Expedia's decade Spring 1995: Founded as a tiny division within Microsoft to create a travel CD-ROM. Rich Barton, the division's first product...

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Spring 1995: Founded as a tiny division within Microsoft to create a travel CD-ROM. Rich Barton, the division’s first product manager, persuades the company to start an online-travel business.


Oct. 22, 1996: Microsoft introduces Expedia.com, an online-travel site.


Nov. 10, 1999: Spins off Expedia; the company debuts on the Nasdaq Stock Market, soaring from $15 to $65.88 on its first day.


Jan. 31, 2000: Company announces plans to purchase two key companies: Travelscape.com, which negotiates directly with hotels to receive special rates, and VacationSpot.com, which features 25,000 vacation properties.


July 16, 2001: Sheds ties to Microsoft, announcing USA Networks plans to buy the software giant’s majority stake in the company for $1.5 billion. USA Networks head and media mogul Barry Diller becomes chairman of Expedia.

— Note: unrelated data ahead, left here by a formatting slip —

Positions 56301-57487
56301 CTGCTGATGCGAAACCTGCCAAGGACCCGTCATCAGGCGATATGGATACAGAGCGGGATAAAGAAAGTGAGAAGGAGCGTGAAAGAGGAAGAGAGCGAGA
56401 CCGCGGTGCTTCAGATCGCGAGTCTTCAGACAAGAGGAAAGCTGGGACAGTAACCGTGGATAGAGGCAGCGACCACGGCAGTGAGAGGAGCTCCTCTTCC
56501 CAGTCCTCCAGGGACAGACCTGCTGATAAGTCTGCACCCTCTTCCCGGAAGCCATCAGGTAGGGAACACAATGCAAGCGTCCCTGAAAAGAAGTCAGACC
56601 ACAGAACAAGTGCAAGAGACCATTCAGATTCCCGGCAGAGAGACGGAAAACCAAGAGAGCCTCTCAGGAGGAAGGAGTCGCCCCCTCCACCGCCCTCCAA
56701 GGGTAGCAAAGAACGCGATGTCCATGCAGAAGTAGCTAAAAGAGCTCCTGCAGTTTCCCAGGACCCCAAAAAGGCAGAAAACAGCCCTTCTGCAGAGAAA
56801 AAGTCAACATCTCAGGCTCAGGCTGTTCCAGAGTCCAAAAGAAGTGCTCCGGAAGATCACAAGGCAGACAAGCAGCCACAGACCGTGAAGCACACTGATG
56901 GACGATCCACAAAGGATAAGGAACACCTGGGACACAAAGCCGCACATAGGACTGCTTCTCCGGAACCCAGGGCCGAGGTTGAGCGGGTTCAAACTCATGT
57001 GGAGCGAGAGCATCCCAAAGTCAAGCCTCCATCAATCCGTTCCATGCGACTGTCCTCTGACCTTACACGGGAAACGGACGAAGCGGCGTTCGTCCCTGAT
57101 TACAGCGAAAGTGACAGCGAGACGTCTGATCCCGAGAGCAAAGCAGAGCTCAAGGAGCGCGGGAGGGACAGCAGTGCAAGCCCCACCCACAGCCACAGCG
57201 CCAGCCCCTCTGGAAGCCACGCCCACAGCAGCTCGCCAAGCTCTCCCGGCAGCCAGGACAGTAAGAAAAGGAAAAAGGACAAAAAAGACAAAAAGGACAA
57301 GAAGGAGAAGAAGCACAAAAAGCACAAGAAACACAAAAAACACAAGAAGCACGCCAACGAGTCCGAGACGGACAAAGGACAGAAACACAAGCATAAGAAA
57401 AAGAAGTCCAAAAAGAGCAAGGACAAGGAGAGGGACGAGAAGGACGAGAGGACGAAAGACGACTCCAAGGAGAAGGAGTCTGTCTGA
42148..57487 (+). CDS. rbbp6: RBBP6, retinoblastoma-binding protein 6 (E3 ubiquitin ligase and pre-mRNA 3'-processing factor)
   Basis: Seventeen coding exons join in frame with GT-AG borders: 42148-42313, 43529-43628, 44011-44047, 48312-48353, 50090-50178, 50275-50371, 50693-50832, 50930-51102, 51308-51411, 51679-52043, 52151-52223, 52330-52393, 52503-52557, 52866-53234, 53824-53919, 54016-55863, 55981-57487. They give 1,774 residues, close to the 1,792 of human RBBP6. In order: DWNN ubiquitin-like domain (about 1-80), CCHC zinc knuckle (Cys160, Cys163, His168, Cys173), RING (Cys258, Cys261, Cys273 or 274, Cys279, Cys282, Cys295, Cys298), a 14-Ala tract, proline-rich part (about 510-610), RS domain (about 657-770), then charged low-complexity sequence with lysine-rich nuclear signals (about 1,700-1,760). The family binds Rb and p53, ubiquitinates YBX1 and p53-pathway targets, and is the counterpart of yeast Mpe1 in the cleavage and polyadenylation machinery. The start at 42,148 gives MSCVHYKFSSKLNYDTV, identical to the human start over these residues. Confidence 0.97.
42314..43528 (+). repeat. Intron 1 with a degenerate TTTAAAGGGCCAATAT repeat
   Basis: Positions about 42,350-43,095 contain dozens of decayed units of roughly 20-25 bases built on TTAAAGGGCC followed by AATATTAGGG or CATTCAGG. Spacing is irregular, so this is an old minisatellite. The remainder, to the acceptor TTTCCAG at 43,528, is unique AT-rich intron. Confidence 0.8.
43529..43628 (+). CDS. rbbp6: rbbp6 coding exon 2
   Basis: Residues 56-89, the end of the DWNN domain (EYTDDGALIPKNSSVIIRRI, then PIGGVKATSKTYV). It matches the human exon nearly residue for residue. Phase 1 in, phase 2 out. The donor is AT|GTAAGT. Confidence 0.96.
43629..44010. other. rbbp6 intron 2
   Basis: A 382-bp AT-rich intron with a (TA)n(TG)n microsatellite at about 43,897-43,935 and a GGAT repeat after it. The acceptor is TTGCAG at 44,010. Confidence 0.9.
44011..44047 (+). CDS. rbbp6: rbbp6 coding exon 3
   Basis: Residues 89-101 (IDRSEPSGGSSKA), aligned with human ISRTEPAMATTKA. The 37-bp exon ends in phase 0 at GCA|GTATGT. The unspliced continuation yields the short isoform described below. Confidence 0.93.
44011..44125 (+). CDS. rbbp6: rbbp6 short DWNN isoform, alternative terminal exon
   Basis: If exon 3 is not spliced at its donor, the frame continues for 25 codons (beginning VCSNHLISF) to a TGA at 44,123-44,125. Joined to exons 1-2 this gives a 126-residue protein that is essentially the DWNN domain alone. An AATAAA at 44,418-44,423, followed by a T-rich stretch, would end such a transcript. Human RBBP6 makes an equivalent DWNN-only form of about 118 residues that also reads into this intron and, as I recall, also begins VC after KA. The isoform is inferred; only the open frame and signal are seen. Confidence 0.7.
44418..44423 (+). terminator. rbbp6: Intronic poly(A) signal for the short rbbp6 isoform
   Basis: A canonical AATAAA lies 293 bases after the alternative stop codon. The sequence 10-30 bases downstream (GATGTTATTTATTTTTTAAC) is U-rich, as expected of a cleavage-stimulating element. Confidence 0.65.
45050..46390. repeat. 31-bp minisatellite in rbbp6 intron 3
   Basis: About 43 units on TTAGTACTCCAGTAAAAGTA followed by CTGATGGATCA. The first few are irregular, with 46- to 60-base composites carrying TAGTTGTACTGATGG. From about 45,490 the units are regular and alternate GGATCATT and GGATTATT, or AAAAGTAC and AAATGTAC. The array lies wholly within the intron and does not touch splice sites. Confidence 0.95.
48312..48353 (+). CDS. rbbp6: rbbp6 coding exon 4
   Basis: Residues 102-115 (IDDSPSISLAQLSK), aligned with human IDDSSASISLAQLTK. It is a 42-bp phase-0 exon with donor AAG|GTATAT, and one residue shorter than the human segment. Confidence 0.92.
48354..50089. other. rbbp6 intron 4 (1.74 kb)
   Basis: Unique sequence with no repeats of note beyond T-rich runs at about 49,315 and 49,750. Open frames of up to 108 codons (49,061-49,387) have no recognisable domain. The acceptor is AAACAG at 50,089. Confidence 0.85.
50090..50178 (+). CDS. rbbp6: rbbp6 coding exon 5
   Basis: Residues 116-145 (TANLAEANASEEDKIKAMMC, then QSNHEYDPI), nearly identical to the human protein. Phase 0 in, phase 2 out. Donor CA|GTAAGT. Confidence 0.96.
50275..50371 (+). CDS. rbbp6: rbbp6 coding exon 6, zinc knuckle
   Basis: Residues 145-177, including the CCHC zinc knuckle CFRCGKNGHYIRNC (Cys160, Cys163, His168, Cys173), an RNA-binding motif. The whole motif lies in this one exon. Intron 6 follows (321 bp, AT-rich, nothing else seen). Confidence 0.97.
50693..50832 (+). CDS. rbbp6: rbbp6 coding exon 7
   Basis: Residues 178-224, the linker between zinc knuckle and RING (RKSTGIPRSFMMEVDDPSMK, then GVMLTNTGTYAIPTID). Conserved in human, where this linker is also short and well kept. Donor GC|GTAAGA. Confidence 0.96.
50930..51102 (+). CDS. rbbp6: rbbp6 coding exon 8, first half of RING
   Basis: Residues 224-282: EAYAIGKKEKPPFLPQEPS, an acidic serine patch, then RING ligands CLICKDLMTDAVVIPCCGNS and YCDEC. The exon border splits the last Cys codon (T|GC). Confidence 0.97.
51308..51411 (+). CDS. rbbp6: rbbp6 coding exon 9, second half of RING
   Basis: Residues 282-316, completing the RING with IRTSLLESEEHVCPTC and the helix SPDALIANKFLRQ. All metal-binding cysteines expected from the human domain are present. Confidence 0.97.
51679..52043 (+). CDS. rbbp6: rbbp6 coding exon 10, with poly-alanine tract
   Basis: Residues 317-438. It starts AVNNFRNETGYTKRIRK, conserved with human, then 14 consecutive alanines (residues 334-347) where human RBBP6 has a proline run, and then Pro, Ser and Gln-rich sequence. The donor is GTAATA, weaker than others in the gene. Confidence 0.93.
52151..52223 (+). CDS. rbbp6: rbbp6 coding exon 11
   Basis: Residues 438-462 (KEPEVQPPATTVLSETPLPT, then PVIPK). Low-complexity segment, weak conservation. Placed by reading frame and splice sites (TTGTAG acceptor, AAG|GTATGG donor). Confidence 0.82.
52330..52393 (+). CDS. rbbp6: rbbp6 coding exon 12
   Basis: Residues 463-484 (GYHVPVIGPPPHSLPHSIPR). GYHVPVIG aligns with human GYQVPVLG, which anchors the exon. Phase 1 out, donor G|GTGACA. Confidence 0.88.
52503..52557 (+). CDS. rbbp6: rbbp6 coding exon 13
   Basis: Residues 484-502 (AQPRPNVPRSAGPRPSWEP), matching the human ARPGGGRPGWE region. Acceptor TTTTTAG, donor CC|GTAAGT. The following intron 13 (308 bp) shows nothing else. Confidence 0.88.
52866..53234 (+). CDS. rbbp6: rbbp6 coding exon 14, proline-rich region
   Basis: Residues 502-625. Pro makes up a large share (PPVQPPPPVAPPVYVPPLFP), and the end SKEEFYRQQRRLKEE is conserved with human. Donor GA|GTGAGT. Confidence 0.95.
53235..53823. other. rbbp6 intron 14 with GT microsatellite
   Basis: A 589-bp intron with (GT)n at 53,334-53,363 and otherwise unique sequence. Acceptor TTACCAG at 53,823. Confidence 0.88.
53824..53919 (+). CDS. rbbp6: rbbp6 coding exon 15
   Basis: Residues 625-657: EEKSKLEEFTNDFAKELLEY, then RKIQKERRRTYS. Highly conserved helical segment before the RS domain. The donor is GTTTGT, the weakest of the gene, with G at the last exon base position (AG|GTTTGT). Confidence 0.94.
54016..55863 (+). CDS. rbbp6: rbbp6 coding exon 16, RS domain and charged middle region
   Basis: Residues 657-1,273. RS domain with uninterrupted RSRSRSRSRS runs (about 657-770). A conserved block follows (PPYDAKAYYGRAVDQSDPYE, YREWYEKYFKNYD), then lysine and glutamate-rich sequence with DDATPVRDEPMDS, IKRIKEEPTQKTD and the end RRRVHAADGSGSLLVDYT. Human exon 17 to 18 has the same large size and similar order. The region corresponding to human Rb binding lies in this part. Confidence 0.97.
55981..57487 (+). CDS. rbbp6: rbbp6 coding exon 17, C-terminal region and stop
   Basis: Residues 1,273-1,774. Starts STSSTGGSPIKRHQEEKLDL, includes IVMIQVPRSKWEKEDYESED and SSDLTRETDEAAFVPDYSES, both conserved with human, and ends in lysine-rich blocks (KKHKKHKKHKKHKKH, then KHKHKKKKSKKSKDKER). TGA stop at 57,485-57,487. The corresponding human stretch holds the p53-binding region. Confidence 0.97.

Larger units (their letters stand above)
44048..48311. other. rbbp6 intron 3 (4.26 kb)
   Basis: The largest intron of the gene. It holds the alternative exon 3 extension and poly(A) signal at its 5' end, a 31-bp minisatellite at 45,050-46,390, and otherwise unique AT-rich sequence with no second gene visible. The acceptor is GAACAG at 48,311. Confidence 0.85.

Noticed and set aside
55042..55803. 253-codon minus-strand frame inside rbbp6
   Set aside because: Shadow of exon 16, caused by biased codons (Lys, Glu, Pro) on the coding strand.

Jan. 1, 2002: Surprises Wall Street with its first quarterly profit. Company also surpasses rival Travelocity.com for the first time in gross travel bookings.


April 23, 2002: Surprises Wall Street again by more than doubling its sales to $116 million, and sextupling its profit to $28.4 million compared with the year before.


June 3, 2002: Parent company, now named USA Interactive (USAI), makes an unsolicited bid to buy the 37 percent it does not own.


July 11, 2002: Expedia’s independent board, formed to ponder offer, rejects USAI’s bid, saying the company has “excellent” prospects as a stand-alone entity.


Oct. 10, 2002: USAI withdraws its offer after Wall Street pushes down the share price of USAI and Expedia.


Feb. 5, 2003: CEO Barton says he is stepping down in March to spend a year in Europe with his wife and three children. Erik Blachford, president of Expedia North America, is named CEO.


March 19, 2003: Announces parent company USAI would buy its remaining outstanding shares, ceasing its trading on Nasdaq.


Dec. 21, 2004: For reasons of “simplicity and clarity,” IAC/InterActiveCorp (formerly USAI) announced plans to split its collection of Internet businesses in two and run a publicly traded travel unit in Bellevue under the Expedia brand name.


Jan. 1, 2005: Dara Khosrowshahi is named president and CEO of Expedia.